Aug. 15 (Bloomberg) -- North Korea reached an agreement with the South that aims to reopen the jointly operated Gaeseong industrial complex that was shuttered in April as ties deteriorated over the North’s nuclear program.
The two sides agreed to “make active efforts so companies can repair and re-operate their equipment” and seek ways to attract foreign investors to the site, according to the accord released last night. The deal calls for forming a joint committee to prepare Gaeseong to reopen. No timetable was given.
Gaeseong is located just north of the demilitarized zone that has divided the countries for six decades and had been the last area of detente between the two Koreas. The North pulled its 53,000 workers out in April amid heightened tensions after a February nuclear-device test prompted tighter United Nations sanctions and the U.S. and South Korea held joint military drills.
The agreement came after eight hours of talks yesterday, which South Korea had signaled would be the last chance for a deal to save Gaeseong after six previous rounds failed to produce progress.
Before the shutdown, the park housed more than 120 South Korean companies manufacturing electronics, apparel and other goods. Last year, it produced $470 million worth of products.
“There may still be hurdles in future negotiations, but another shutdown is improbable,” said Koh Yu Hwan, a professor of North Korea studies at Seoul’s Dongguk University. “North Korea needs its talks with South Korea to go well because that can lead to talks with the U.S.”
South Korea had demanded that the North guarantee it will not shut down the park unilaterally again and the government of President Park Geun Hye has repeatedly warned that it would take a “grave decision” if the North didn’t comply.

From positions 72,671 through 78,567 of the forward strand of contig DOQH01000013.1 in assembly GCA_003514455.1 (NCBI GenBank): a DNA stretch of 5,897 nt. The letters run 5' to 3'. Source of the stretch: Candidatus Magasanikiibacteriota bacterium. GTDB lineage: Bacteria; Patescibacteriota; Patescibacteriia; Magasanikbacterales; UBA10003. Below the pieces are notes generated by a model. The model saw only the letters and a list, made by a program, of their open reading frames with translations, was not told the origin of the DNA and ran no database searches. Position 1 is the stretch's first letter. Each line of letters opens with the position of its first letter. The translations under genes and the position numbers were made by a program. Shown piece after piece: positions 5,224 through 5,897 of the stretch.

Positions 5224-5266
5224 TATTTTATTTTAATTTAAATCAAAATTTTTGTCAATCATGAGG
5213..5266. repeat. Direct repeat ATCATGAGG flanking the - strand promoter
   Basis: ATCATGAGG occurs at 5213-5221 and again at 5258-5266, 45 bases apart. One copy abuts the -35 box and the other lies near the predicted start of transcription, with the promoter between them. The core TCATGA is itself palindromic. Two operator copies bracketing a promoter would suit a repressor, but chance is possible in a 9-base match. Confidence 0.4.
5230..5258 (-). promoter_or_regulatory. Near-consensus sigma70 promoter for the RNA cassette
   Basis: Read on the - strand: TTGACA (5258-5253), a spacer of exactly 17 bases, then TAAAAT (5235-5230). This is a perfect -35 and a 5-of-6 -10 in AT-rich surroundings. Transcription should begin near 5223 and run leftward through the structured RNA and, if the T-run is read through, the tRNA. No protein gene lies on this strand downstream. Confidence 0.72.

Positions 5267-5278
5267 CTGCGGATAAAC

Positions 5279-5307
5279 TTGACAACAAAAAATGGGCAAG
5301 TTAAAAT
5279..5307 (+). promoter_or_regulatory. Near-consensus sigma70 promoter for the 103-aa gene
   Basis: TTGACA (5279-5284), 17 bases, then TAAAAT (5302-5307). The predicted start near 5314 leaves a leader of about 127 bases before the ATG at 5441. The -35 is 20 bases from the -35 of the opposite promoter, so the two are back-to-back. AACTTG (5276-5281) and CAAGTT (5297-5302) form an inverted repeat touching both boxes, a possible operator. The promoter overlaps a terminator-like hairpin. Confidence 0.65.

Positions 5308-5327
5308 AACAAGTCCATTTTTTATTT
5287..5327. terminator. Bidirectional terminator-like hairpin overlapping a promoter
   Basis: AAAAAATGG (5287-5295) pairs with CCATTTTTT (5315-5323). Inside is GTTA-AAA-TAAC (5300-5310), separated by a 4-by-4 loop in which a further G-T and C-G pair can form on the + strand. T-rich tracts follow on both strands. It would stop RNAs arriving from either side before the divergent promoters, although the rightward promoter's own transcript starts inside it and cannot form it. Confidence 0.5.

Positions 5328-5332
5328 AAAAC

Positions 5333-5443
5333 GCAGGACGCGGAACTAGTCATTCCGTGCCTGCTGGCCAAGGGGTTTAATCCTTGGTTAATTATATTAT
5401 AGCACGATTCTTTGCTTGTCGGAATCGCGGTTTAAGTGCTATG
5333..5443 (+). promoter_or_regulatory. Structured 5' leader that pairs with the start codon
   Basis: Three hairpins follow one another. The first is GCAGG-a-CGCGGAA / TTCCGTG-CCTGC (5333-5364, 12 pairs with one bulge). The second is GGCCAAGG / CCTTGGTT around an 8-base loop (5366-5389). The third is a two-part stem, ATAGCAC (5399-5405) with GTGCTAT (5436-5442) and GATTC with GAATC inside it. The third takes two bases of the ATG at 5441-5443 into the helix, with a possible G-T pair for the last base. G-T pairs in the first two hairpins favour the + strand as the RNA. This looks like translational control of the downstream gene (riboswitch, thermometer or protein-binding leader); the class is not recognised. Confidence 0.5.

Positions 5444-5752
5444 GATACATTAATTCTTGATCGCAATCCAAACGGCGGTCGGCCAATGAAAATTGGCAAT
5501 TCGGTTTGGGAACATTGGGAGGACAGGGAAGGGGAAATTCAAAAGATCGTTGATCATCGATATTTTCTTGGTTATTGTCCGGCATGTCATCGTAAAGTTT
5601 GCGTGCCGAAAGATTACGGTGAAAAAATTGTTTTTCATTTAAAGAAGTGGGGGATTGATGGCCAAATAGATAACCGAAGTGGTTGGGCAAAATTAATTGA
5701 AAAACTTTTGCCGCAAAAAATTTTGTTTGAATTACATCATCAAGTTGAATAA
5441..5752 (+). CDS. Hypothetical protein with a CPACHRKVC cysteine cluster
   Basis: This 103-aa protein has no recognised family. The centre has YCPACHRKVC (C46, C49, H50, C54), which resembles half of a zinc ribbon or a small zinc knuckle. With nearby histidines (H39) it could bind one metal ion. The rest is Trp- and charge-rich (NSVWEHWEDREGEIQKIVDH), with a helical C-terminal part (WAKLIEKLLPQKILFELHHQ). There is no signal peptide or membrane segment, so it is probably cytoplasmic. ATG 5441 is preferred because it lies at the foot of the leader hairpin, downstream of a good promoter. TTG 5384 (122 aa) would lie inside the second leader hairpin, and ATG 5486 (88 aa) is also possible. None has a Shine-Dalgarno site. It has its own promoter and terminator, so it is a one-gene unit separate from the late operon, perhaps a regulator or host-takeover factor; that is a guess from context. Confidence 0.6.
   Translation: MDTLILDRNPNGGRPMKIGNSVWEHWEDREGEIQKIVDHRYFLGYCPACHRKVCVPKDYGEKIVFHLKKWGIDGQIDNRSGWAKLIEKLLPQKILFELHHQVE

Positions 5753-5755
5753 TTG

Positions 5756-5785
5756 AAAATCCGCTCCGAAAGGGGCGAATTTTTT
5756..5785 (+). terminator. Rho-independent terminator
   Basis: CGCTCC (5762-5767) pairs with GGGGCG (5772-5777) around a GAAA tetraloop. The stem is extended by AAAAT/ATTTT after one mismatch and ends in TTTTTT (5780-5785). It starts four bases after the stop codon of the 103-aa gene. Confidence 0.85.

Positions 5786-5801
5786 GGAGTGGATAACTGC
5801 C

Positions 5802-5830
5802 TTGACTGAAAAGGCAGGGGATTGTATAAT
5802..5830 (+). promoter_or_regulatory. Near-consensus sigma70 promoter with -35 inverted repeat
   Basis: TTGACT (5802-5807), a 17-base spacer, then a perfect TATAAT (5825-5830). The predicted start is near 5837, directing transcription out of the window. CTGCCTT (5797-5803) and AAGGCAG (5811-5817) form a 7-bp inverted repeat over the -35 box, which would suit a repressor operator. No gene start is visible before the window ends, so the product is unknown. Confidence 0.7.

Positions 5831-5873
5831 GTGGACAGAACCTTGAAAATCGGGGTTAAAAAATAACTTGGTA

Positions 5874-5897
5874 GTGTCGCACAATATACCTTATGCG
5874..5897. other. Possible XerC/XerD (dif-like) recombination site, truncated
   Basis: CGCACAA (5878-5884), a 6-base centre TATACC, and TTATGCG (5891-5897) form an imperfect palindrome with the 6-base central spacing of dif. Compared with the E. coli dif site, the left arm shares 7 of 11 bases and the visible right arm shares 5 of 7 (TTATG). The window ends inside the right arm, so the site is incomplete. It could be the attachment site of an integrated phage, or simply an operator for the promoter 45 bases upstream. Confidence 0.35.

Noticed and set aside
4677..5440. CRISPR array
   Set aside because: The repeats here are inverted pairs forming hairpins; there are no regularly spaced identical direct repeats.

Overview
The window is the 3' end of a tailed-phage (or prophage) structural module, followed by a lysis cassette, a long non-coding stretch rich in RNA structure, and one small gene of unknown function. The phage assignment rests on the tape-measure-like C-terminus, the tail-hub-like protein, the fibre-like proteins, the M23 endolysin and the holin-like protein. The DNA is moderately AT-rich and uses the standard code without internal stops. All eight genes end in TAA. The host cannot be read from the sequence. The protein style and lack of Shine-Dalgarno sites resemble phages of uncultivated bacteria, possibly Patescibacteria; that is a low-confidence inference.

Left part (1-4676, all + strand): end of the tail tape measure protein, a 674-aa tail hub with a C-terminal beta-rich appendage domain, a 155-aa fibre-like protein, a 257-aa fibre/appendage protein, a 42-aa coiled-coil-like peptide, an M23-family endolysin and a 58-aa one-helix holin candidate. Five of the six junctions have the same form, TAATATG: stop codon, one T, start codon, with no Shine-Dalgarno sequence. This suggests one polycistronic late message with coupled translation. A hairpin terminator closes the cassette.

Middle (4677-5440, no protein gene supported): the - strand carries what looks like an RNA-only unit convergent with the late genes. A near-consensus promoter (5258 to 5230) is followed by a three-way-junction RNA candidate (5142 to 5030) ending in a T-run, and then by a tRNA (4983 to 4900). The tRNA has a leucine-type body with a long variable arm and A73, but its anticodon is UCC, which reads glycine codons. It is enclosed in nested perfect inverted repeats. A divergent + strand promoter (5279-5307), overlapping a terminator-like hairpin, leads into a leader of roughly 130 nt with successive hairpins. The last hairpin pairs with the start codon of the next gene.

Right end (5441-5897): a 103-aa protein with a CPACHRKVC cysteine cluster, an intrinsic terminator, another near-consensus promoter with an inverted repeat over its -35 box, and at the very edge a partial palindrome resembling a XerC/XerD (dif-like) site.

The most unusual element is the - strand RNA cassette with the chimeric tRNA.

The two sides agreed yesterday to ensure operations at the site continue regardless of political circumstances.
Park welcomed the agreement, saying she hopes relations between the countries will now “restart,” according to a statement on her office’s website last night.
“The North needs the park alive to show the world it is serious about drawing investments, while the South needs it as a starting point for improving ties,” Jo Dong Ho, a professor of North Korea studies at Seoul’s Ewha Womans University, said in a telephone interview yesterday.
In a sign that the Gaeseong deal may help ease tensions, Park today called for reviving a program to reunite families separated by the Korean War, setting up a peace park in the demilitarized zone and continuing humanitarian aid to the North in a speech marking the country’s Liberation Day.
The Gaeseong talks resumed days before another round of joint U.S.-South Korean military drills that typically strain relations between the countries. The North hasn’t yet reacted to the plan for the annual exercises set to take place in the South from Aug. 19 to 30.
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